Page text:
5 Reasons to Cross Train with Yoga

No matter what other type of fitness or training you are into, Yoga can help to improve your performance. On the flipside, your other passion(s) can enhance your Yoga practice. Let’s take strength training as an example, on the surface they seem to be complete opposites. Yoga is all about flow, flexibility, relaxation and bringing the body, mind and spirit together. Whilst strength training is about fitness, power, strength, force and effort. However they do complement each other, yoga strengthens muscles that are not commonly used in other forms of physical activity which can help your form when doing strength training. Strength training can stop naturally bendy types pushing themselves too far into a pose.

The benefits aren’t just physical they’re mental as well. In Yoga we practice the withdrawing of our senses (Pratyahara), this can help you stay focused and cope better with any type of tough training. Cross training can also reduce your risk of injury, improve your fitness and can help you maintain enthusiasm for regular exercise. Challenging your body with different types of movement helps you develop in ways that sticking to one single method or routine cannot. Let’s look at 5 ways cross training (training in two or more sports in order to improve fitness and performance) can enhance your yoga practice (and vice versa).

1. Balances Flexibility with Strength

Yoga increases flexibility, which is especially important for anyone who performs repetitive motions. Whether that is being hunched in front of a computer, running, riding, doing weights or shooting hoops. If you do another sport you may have built up muscle and tightness in one area, e.g. runners and cyclists have larger thighs, tennis players and weight lifters tend to have overdeveloped upper bodies. The combination of stretching and strengthening in yoga helps to manage those imbalances, and increases general mobility. Yoga also helps to strengthen the muscles that are underutilised, and releases the muscles that are tight from your sport/training. For example, we spend a lot of time in the top push-up position in yoga which enhances scapular stability (serratus anterior, trapezuis, etc) this stability is needed for the upper body pressing and pulling movements in strength training. Conversely, strengthening muscles via other types of training can be an efficient way for overly flexible people to build strength and bolster muscle awareness so that they’re working from a place of integration in the body. That way when you’re practicing yoga you’re working with even amounts of strength and flexibility. Cross training is helpful because strength without flexibility is not particularly healthy, and on the flip side flexibility without strength is out of balance.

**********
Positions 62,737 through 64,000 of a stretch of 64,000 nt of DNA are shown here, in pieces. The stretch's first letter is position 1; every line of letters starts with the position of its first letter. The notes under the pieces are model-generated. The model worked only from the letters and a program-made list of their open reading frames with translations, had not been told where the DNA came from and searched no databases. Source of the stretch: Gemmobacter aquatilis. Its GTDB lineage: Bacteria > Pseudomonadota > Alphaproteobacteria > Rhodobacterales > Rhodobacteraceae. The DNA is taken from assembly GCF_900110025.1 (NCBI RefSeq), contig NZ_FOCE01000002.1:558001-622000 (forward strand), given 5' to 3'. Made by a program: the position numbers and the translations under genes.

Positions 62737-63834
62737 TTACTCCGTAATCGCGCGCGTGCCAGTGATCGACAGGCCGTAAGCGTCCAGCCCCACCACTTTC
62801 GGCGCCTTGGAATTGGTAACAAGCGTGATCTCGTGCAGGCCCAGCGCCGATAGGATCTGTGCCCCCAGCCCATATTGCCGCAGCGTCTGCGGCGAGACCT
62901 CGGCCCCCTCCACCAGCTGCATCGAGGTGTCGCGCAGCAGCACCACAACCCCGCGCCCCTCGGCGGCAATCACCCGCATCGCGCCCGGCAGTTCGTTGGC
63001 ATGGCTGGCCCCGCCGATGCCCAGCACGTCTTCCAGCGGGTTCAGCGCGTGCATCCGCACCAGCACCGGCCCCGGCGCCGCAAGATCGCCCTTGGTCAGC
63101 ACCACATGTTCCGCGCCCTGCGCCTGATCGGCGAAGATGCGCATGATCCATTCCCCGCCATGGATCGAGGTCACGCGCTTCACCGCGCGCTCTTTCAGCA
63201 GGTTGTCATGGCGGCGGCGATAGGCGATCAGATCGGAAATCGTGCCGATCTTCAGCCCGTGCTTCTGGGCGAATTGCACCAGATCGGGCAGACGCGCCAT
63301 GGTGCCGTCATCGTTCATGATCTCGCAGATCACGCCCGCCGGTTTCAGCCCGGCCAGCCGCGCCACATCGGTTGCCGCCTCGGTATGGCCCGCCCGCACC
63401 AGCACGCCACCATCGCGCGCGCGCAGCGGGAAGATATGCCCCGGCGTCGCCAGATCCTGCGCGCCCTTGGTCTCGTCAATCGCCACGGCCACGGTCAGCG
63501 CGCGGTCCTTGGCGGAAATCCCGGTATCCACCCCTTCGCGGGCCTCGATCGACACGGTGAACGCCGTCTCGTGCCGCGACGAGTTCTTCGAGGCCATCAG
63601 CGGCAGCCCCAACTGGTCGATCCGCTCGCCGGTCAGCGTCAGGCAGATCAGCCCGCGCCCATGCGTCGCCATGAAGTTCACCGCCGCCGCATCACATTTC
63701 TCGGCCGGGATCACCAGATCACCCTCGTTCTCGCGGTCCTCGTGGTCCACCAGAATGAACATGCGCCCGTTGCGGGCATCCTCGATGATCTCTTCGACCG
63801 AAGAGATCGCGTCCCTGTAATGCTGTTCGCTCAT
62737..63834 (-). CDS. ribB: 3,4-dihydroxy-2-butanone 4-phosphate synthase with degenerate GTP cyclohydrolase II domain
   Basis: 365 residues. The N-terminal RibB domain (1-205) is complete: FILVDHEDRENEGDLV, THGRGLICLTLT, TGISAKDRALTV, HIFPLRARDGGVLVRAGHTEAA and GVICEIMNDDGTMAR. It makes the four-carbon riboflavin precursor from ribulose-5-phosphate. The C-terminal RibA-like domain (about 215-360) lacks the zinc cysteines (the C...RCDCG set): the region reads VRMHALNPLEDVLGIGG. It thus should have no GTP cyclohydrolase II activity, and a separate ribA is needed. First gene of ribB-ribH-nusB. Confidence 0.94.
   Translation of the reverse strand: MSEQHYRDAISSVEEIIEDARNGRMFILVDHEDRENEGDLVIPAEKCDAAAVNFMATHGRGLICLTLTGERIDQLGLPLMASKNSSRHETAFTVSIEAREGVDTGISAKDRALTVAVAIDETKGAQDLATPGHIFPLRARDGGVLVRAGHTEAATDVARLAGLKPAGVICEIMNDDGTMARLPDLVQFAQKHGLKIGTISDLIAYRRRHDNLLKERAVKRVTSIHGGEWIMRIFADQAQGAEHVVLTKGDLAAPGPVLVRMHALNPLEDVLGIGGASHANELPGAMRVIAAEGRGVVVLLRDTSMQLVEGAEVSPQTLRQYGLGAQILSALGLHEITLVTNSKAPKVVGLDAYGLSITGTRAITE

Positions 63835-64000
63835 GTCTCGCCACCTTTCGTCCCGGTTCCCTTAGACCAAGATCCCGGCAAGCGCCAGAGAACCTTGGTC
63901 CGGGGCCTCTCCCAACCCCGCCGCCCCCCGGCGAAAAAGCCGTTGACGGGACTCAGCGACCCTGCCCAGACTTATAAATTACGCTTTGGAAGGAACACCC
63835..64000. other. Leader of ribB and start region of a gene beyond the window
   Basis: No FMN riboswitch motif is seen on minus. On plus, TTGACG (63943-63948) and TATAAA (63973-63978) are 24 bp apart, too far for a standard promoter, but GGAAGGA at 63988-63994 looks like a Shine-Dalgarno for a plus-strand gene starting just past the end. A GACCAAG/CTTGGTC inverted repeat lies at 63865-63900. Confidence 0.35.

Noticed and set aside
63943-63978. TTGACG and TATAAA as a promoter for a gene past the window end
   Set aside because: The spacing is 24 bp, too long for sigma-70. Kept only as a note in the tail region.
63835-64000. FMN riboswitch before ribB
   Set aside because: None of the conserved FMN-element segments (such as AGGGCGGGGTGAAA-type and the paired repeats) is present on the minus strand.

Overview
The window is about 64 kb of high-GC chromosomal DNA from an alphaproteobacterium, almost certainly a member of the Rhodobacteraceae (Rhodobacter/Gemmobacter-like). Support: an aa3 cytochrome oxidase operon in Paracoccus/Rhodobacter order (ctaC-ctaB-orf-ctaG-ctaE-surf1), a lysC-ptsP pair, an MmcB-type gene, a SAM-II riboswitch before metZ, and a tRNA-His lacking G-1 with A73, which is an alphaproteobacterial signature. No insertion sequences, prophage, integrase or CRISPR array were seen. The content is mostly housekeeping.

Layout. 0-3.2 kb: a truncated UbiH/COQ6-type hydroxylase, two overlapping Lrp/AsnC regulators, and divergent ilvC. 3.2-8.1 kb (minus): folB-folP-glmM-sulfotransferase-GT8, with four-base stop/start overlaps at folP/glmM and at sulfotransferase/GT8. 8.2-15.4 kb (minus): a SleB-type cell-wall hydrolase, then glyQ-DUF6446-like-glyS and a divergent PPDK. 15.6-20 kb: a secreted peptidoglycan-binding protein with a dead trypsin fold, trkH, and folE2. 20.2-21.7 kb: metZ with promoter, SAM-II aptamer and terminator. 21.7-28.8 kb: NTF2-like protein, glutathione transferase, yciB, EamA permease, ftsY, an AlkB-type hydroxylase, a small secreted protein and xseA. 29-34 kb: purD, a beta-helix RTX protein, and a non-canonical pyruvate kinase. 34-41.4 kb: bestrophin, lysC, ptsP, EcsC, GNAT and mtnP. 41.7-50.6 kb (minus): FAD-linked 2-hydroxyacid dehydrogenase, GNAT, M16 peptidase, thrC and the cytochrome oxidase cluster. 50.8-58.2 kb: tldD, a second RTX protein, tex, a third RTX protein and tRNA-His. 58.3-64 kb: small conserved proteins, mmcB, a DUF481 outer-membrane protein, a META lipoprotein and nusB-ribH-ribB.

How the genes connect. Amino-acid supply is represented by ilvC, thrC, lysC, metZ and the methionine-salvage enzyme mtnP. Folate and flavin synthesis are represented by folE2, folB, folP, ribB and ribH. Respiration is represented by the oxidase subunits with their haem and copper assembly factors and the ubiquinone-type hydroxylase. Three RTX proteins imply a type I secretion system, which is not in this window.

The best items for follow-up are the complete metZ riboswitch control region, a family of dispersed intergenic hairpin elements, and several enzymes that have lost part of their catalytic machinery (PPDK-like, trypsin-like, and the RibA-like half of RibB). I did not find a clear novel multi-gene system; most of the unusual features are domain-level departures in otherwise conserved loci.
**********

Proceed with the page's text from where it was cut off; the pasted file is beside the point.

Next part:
2. Body Awareness & Injury Avoidance

A flexible body that is also strong decreases the risk of injury.  This is because the more the muscles can stretch and expand, the more movements a body can do without tearing or ripping muscles or tendons. It helps with range of motion in every joint, and keeps the muscles supple but strong. Yoga also strengthens your core (the muscles in your back, belly and hips), a strong core makes you stable, improves the power of your movements and reduces the risk of injury. This not only increases core strength, but also promotes an awareness of the core and its role as a stabiliser. Yogis tend to have a strong mind-body connection and muscular control, which means they have a deeper bio-mechanical awareness in other forms of exercise. You can also develop body awareness from good quality strength and weight training. Body awareness enables you to learn how far you can push, and where you need to take a step back. If you’re super-flexible, you risk getting injured during yoga as you may push yourself too far without realising when your body is saying no. When you have strong muscle around the joints and good body awareness you can have a healthy, injury-free yoga practice.